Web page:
WEB SERVERS

A Web Server is a Computer or Combination of computers, which is connected through internet or intranet to serve the clients quests, coming from their web browser. It is a large repository of web pages which transfer to the client in response to their request. The client request to the server through protocol such as FTP, HTTP, SMTP etc for their own specific use. Every web server has a unique IP address and domain name which identifies that machine on the network. A server contains the server software installed on it, which manages the client request and response them.

web-servers-opensource-pic1A Web server is a system that delivers content or services to end users over the Internet. A Web server consists of a physical server, server operating system (OS) and software used to facilitate HTTP communication. A Web server is also known as an Internet server.

The most simple definition is that a Web server runs a website by returning HTML files over an HTTP connection. This definition may have been true in the early days of the Internet, but the line has blurred between websites, Web applications and Web services, etc. For example, a server that delivers an XML document to another device can be a Web server. A better definition might be that a Web server is any Internet server that responds to HTTP requests to deliver content and services.

Depending on context, the term can refer to the hardware or Web server software on the server. For example, saying that you have “10 Web servers at the Web farm” is just as accurate as, “The IIS Web server is on the machine that has 32 GB of RAM.”

In terms of software, there have been literally hundreds of Web servers over the years, but Apache and Microsoft’s IIS have emerged as two of the most popular systems.

Here are some advantages of using a web server within your development environment:

  • Your local website behaves more like the live one. For example, you can configure directory security, test your custom error pages etc before commiting them to the production environment.
  • You can use server-side scripting languages such as PHP and ColdFusion.
  • Allows you to standardize your coding. For example, you can use root-relative paths for your image references and hyperlinks (i.e. “/directory/image.gif”). In other words, your paths can represent the website structure, rather than the directory structure of your computer.

 The knowledge you gain from using your own web server will help you understand how it works in the live environment. This will most certainly help you when you need to communicate with your hosting provider – you’ll be able to use terminology that makes it easier for them to understand your request/issue.

A Web server is a system that delivers content or services to end users over the Internet. A Web server consists of a physical server, server operating system (OS) and software used to facilitate HTTP communication. A Web server is also known as an Internet server.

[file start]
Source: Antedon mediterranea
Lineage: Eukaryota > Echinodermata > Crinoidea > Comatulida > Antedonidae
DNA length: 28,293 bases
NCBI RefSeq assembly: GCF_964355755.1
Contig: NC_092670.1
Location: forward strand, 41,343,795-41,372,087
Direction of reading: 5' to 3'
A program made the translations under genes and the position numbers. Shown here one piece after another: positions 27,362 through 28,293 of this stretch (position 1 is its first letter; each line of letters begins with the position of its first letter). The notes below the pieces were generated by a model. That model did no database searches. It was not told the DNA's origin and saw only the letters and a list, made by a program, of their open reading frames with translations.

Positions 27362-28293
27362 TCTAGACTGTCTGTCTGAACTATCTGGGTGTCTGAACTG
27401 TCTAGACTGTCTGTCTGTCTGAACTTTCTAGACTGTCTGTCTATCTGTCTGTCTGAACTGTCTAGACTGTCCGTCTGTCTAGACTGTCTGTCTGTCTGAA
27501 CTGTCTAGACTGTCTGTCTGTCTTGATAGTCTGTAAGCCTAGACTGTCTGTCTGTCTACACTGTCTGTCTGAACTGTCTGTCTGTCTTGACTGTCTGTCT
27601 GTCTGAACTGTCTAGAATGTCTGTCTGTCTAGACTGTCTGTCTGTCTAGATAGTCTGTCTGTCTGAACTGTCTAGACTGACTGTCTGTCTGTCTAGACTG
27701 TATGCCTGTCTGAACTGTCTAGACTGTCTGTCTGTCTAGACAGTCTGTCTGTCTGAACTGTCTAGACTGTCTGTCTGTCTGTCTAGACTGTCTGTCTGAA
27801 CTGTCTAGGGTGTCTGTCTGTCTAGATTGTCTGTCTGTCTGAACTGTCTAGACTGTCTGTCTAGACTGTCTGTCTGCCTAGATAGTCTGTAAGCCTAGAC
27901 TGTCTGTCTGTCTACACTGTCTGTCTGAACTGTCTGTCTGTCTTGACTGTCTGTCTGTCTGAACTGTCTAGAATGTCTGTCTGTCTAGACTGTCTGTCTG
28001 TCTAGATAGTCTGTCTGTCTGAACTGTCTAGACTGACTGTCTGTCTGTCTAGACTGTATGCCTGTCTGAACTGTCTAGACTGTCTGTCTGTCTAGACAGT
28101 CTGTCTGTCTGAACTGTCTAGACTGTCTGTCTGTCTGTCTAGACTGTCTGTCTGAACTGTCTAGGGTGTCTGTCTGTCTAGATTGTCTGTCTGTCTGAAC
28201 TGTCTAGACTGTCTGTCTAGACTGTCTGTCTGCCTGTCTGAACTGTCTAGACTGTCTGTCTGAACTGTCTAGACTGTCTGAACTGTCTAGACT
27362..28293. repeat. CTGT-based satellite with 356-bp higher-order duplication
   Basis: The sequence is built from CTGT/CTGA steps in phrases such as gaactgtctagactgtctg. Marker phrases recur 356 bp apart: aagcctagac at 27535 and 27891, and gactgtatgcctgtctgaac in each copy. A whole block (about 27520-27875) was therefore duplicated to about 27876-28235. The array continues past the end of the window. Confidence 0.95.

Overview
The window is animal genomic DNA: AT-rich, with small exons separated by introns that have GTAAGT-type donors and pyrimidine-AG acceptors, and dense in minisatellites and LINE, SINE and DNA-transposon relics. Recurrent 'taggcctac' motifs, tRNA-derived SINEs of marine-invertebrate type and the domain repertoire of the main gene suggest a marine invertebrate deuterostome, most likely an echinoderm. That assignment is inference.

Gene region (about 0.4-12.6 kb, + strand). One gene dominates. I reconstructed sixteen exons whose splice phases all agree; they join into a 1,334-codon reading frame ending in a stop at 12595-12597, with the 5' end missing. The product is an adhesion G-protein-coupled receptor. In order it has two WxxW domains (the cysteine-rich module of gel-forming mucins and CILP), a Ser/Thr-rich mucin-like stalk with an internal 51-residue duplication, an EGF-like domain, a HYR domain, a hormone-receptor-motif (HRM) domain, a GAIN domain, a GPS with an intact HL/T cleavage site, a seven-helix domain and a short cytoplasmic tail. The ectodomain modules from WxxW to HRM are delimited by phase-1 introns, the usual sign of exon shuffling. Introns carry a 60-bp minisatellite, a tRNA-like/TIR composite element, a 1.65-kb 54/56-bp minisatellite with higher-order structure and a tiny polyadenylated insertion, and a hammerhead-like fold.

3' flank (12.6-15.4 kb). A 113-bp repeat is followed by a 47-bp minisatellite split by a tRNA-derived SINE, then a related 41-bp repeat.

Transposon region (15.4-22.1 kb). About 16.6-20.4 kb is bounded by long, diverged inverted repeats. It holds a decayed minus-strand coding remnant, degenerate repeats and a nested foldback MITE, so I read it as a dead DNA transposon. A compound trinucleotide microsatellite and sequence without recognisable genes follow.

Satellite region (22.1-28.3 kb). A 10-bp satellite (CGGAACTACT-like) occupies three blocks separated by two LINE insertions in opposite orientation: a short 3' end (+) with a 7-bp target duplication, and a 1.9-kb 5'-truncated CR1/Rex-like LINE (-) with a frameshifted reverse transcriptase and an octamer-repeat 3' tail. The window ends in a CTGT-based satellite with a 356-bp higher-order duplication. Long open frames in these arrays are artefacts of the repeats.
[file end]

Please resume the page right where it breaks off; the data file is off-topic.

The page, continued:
The most simple definition is that a Web server runs a website by returning HTML files over an HTTP connection. This definition may have been true in the early days of the Internet, but the line has blurred between websites, Web applications and Web services, etc. For example, a server that delivers an XML document to another device can be a Web server. A better definition might be that a Web server is any Internet server that responds to HTTP requests to deliver content and services.

Depending on context, the term can refer to the hardware or Web server software on the server. For example, saying that you have “10 Web servers at the Web farm” is just as accurate as, “The IIS Web server is on the machine that has 32 GB of RAM.”

In terms of software, there have been literally hundreds of Web servers over the years, but Apache and Microsoft’s IIS have emerged as two of the most popular systems.

Here are some advantages of using a web server within your development environment:

  • Your local website behaves more like the live one. For example, you can configure directory security, test your custom error pages etc before commiting them to the production environment.
  • You can use server-side scripting languages such as PHP and ColdFusion.
  • Allows you to standardize your coding. For example, you can use root-relative paths for your image references and hyperlinks (i.e. “/directory/image.gif”). In other words, your paths can represent the website structure, rather than the directory structure of your computer.

 The knowledge you gain from using your own web server will help you understand how it works in the live environment. This will most certainly help you when you need to communicate with your hosting provider – you’ll be able to use terminology that makes it easier for them to understand your request/issue.

Content credit: TUBIDY